Why compare?

Some might ask, “Why talk about what’s better? Can’t we just say they are different? Aren’t we all trying to reach people for Jesus?” I appreciate that kind of question.

Let me state very clearly: I am not against video multi-site. I don’t think it’s wrong or bad. I actually think video multi-site is a good thing. It’s awesome when a church has a such a vibrant ministry that it can even consider expanding into video multi-site and reaching more people.

Let me also state very clearly: I’m not saying video multi-site doesn’t work. It works amazingly well. People are coming to Christ in droves as effective ministry gets pushed into new communities.

Video multi-site is good and it works. But I still think it’s weaker than multi-congregational church. And, since many of my readers are church leaders and pastors — some of whom are considering expanding their ministry to some kind of multi-site approach — I think it’s worth making a case for why our model is stronger.

5 reasons why multi-congregational is better.

1. All ministry is truly local.

I was recently at a gathering of larger church pastors and some were explaining how they do video multi-site. They emphasized a crucial phrase: All ministry is local. Their point was that if everything at a campus has to come from the mothership, it’s a bad thing. Local leaders have to be strong.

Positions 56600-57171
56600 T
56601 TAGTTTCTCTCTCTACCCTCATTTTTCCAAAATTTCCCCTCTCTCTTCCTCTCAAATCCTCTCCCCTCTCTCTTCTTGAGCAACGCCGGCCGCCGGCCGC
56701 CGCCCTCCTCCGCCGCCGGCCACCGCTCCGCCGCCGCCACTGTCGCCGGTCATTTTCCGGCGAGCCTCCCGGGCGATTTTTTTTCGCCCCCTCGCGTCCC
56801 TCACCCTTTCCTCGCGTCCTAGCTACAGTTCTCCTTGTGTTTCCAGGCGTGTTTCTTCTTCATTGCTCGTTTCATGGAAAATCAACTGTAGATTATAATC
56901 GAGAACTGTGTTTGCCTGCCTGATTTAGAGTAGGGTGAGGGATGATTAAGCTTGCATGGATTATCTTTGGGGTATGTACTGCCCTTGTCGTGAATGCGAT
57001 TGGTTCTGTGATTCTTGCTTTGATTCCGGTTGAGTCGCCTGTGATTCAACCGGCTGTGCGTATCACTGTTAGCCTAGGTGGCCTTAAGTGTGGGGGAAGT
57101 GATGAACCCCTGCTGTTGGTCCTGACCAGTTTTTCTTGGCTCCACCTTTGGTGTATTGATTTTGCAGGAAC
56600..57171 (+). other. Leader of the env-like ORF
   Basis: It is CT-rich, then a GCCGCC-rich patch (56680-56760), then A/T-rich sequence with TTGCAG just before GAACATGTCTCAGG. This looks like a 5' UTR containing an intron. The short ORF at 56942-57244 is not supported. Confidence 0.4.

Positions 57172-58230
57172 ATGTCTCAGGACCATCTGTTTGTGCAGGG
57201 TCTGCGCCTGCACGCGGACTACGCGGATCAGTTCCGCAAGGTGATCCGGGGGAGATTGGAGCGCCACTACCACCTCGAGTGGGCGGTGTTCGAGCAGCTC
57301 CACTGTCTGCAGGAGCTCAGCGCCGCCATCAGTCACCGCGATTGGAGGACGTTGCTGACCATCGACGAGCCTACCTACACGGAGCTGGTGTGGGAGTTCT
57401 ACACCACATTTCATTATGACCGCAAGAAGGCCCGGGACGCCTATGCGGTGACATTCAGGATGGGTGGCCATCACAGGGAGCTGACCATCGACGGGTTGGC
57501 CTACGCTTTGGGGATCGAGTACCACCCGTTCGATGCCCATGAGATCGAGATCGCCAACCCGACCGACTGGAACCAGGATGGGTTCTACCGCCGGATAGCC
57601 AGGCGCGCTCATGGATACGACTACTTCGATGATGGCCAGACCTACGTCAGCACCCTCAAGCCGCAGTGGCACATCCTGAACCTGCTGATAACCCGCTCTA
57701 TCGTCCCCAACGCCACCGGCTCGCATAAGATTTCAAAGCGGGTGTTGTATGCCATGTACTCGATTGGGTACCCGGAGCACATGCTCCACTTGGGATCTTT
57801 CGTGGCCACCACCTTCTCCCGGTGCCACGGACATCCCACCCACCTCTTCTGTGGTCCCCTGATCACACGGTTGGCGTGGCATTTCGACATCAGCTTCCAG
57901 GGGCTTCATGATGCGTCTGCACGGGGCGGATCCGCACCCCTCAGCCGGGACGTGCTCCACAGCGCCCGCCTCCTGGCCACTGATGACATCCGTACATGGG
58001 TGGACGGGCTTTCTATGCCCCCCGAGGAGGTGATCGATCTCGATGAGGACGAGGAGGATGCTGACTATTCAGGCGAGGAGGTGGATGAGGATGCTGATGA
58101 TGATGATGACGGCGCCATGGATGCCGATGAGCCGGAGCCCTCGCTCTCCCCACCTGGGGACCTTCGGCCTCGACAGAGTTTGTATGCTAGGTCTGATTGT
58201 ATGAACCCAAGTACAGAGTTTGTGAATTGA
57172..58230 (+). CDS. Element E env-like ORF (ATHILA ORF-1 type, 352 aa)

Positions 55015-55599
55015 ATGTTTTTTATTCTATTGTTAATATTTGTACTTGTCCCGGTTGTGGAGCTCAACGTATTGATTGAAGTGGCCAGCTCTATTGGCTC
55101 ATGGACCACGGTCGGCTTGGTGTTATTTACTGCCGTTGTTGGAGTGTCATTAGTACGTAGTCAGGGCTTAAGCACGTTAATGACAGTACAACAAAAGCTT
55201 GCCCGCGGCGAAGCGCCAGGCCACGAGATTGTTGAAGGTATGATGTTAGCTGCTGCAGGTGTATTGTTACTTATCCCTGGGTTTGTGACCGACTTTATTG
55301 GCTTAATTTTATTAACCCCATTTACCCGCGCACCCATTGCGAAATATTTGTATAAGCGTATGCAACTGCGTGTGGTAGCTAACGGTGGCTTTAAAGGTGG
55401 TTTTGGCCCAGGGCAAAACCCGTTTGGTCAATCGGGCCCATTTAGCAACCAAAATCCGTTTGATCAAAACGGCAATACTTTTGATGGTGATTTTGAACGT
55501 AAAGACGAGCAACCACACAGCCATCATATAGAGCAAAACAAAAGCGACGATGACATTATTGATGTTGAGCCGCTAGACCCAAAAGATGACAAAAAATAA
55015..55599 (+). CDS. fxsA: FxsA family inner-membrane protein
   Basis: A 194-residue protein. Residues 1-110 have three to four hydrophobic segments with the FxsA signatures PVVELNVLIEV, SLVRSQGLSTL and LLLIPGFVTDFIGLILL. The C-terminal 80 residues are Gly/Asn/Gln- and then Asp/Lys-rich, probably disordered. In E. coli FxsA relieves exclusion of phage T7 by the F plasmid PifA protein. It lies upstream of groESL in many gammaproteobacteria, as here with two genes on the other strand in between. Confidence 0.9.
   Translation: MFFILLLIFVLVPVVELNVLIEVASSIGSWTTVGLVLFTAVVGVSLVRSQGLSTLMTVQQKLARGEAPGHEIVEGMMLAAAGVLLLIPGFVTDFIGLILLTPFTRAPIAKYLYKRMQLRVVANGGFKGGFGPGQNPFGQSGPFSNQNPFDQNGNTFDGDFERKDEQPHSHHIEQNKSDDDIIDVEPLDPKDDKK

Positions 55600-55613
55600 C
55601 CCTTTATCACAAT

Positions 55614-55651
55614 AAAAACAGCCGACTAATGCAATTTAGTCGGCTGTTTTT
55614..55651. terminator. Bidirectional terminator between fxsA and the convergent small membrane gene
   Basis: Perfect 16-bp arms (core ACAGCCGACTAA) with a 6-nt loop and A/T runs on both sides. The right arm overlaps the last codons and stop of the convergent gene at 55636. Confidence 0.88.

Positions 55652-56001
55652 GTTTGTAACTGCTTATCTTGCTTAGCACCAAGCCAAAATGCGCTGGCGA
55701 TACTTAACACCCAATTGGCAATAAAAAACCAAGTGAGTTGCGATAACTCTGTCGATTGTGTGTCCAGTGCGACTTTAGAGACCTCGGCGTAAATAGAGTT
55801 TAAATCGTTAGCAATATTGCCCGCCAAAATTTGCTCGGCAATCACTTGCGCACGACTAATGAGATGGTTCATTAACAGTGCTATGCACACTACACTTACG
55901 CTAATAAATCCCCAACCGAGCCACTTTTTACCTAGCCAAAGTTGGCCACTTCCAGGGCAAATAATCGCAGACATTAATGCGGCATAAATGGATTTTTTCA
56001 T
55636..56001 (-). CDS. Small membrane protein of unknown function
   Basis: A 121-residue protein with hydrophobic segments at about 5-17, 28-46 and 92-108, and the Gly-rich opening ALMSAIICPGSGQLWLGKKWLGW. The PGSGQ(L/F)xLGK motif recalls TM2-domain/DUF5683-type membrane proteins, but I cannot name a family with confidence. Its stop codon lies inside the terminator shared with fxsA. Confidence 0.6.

I agree that all ministry is local. But in a multi-congregational model, we actually believe it.

At a video multi-site, all ministry is local except the preaching. All ministry is local, except the primary catalyst for instruction, culture-setting, and vision.

You can call your kids ministry the same thing and have the same signage, but you can’t tell me that the culture in Edmond, OK is so similar to Wellington, FL that it makes no difference where the preaching comes from. I know that television, technology and pop culture unite us more than ever, but you can’t convince me that the culture in Bellevue, WA is the same as Olympia, WA — let alone the same as Huntington Beach, CA.

For example, previously had a few campuses here in Phoenix. When I spoke to one of their leaders prior to launch, he was unaware that our suburban community has a 25%+ Mormon population. Additionally, they were surprised when their southern-accented preacher didn’t thrive out here in wanna-be-California. I was not surprised.